After leaving the deserted town, it’s just a small hop to the turn off that officially begins the “Road of Bones”
So grateful for Walter taking photos, because all I can do it pay attention to the road. I barely get to take in the scenery. Sometimes I keep my head straight, but turn my eyes for a split second to try to take in at least something of this beautiful land other than looks of the road conditions. ;-)
Sometimes he would stop and get off the bike.. we would take a moment to step back and ponder or consider any other paths or ideas. This ash is not like sand or mud. It is so soft and really thick, literally nothing to give the tires any traction.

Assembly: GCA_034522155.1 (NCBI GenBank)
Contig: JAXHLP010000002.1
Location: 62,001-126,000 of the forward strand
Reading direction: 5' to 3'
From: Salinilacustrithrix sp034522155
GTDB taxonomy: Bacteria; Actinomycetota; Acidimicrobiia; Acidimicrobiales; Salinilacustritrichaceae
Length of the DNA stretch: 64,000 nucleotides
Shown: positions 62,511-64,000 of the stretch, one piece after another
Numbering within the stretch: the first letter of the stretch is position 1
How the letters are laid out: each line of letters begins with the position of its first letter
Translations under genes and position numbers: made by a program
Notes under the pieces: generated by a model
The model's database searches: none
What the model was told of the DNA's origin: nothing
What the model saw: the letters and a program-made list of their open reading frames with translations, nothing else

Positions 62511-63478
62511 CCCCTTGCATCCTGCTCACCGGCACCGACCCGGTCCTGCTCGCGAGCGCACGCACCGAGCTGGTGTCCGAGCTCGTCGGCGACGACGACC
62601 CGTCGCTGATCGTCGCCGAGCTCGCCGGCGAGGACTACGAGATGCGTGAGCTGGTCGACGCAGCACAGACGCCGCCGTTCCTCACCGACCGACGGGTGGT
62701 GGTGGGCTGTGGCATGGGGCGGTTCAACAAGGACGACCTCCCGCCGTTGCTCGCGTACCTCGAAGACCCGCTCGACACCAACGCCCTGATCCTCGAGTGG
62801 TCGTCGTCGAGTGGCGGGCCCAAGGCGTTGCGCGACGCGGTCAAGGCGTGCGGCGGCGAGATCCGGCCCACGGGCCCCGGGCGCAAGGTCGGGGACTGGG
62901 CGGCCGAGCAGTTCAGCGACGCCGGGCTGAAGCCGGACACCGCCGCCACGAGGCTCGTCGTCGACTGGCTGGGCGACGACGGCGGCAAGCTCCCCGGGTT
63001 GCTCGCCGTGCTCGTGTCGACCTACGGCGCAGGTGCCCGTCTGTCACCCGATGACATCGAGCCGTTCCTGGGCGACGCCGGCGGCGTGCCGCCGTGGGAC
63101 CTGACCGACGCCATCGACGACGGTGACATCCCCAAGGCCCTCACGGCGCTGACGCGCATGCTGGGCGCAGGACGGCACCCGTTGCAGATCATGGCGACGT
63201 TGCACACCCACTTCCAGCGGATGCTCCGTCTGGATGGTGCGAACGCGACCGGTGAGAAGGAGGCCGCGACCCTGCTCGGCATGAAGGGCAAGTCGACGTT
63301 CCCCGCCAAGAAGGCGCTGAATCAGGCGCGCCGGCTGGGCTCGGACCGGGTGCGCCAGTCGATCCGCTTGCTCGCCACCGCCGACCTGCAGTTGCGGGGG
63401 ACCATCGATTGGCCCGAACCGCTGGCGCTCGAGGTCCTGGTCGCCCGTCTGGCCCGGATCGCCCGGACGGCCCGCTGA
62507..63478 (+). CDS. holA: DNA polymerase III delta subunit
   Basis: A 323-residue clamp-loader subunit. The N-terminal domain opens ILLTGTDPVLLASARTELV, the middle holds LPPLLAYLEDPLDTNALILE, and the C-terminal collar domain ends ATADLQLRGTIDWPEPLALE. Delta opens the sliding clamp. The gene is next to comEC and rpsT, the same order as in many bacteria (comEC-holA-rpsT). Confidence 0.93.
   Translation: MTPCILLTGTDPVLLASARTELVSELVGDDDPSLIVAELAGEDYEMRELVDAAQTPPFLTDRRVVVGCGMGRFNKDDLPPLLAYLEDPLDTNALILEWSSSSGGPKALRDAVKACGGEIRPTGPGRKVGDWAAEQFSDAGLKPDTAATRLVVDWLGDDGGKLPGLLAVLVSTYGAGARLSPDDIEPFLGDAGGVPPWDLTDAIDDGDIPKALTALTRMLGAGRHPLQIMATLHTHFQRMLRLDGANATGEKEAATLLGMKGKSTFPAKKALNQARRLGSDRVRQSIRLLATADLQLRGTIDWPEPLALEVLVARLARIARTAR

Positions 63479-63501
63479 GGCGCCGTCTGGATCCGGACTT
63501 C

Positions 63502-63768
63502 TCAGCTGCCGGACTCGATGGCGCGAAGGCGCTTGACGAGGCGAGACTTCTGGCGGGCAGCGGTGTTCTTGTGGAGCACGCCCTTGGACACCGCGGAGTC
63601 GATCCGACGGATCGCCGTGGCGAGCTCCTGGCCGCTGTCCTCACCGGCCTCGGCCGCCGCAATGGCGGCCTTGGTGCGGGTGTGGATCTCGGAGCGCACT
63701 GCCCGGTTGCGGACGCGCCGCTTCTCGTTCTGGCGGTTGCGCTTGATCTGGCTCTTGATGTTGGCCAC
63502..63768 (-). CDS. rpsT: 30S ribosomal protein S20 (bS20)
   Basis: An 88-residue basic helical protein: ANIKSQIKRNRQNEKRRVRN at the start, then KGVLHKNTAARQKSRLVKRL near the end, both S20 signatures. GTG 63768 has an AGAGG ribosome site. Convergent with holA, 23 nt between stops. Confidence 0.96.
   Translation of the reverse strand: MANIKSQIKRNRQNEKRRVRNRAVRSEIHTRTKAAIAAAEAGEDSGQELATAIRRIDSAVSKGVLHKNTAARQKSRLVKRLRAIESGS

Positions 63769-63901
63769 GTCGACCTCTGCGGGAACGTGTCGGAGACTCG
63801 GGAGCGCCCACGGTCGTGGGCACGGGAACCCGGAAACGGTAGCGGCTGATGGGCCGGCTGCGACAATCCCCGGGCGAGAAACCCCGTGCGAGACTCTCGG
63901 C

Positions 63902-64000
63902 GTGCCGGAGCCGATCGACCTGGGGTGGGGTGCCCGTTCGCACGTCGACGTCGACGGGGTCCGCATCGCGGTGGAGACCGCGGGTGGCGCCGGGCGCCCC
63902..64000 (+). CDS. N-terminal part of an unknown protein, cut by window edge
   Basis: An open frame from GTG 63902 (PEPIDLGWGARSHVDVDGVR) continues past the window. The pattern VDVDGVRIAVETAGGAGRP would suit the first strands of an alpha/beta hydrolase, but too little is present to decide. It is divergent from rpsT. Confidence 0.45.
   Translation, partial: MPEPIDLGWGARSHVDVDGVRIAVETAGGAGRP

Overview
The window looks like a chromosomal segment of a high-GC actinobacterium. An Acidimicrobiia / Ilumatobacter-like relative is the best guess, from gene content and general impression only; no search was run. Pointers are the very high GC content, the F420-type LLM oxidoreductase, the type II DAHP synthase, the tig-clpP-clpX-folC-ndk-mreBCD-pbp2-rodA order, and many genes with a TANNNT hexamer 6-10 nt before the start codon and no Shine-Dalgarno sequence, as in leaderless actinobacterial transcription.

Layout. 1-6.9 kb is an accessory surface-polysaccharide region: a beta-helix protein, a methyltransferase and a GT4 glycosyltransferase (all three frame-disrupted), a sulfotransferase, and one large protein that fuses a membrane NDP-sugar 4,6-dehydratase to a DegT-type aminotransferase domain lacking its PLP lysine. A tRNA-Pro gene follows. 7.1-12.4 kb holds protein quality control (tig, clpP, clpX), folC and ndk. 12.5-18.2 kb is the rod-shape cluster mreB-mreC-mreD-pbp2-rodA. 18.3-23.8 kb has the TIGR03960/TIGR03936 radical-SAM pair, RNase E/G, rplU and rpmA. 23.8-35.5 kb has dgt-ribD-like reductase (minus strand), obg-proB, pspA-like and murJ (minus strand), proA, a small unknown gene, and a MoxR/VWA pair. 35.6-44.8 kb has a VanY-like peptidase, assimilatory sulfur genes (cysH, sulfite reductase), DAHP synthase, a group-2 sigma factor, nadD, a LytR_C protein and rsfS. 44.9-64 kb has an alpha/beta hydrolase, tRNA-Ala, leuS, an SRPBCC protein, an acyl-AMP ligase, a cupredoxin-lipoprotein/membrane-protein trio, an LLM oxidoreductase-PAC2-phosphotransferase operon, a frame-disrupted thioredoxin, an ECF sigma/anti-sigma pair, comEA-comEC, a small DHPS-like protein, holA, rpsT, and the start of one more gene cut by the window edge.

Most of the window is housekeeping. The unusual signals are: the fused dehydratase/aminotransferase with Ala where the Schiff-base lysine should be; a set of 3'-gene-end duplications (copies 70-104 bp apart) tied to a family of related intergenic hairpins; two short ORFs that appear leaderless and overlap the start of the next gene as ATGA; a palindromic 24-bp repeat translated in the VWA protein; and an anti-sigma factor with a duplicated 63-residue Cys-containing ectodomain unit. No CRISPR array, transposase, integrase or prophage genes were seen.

I've never had a baby, but I made up for it here.. push! push! push!! Gee whiz, when we finally got up to the road, the labor was over.. What a massive relief!
Yep, this is the road.. if there was any question before, we can now confirm this is an UNMAINTAINED road!! It was around midnight at this stage. We get through the water and trees with that little bit of remaining road you can see on the right. I have never been this physically tired in my life! I have done my share of challenges, the 21 km run last year; which was tiring, but it was finished in 2 hours. Looking at all the fallen trees in the road ahead of us, Walter makes an executive decision to stop for the night. We have no idea how many more trees to get through, and even though I did not contribute to the decision, I was so glad when it was called!!
I remember only taking one challenge at a time.. Writing this now, I wonder why I didn’t worry about the bushfire being a problem for several hundred kilometres and how long it would take to get through..